Tag Archives: advertising

Food, identity, and gender

Okay, so this ad is as much about Latin chauvinism and machismo as it is about gender–I imagine you can get the point even if you don’t speak Spanish. Another ad I saw at the gym recently is less overtly offensive, but it plays on one of America’s foundational food-and-gender stereotypes: the meat-grilling men. For a broader selection, Sociological Images has compiled quite an assortment. (And see here for more, on ‘suicide foods’) This last one is, well, ludicrous.

This recent NYT profile of Simon Doonan’s Gay Men Don’t Get Fat got me thinking about the topic…Doonan acknowledges that his gay/straight food distinction is a sweeping generalization, but I think this kind of essentializing is unnecessary and damaging, if obviously tempting to advertisers.

(edit, 2/7/12: So apparently Snickers has ads like this in English, too, or so my Food Politics students tell me – this is what I get for not having a TV at home…)

Tax all the things?

Or ban all the things. You get the picture. Seriously, though, I’m on the fence about the long-term policy effectiveness of restrictive measures as a means of approaching various iterations of food justice. It makes me feel like an equivocating schlub, a sophist even, but I really think both sides have some good arguments here. On the one hand, Bittman is right that the food industry isn’t going to market healthy food on their own. But his proposed solution of giving with one hand (subsidies for veg) and taking away with the other (taxes for sodas) seems iffy to me. On the other, I’m not convinced by Vegansaurus’ response; it’s disingenuous verging on naive to underplay the myriad obstacles at-risk demographics face when trying to eat healthily, so color me a nanny stater: I do believe that the government has a responsibility to protect its citizens from the food advertising run rampant in the private sector, at least by providing complementary information.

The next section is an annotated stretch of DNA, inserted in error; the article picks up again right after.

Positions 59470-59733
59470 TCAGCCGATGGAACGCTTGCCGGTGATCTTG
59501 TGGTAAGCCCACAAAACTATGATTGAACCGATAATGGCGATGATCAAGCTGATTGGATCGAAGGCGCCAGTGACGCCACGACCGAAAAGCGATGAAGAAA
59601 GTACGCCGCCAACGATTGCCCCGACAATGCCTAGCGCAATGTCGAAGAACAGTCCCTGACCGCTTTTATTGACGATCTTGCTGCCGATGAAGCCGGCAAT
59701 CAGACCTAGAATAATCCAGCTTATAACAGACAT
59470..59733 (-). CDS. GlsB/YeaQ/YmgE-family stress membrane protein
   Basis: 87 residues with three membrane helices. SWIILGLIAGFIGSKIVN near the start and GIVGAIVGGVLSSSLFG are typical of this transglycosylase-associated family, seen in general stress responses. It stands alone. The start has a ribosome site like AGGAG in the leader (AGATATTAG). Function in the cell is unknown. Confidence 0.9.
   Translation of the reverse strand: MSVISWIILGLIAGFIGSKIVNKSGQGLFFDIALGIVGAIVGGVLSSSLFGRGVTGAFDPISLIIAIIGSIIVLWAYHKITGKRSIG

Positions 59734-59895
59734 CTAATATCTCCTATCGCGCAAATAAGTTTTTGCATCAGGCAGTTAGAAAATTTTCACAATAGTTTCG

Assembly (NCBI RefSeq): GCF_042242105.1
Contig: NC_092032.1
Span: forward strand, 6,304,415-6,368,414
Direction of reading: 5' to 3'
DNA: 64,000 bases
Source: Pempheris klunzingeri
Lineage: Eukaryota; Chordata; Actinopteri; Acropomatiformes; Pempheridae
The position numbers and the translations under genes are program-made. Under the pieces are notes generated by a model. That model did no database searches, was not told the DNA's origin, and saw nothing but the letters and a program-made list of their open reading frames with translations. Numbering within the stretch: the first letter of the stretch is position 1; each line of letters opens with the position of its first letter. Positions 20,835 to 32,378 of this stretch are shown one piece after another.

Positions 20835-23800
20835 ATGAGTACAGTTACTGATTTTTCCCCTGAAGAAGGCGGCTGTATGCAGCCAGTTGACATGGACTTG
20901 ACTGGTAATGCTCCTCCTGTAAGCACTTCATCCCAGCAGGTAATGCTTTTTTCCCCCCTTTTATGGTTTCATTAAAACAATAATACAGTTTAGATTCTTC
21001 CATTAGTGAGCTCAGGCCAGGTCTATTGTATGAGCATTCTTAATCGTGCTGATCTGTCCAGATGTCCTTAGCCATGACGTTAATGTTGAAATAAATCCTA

But the glib acceptance of confiscating fat kids goes to far in this direction–even though I actually agree with the recommendations of the study in question, such radical interference in the parent-child relationship should never be taken lightly. On the question of regulatory policy more broadly, however, the ag industry seems woefully ill-equipped to regulate themselves for food safety, let alone such ‘negative externalities’ as animal welfare…whatever their pr departments may claim. On the other end of the spectrum–the option of using carrots rather than sticks–Matt Ridley’s proposed ‘healthy living credits’ deserve consideration, but would need some serious parsing, on many levels.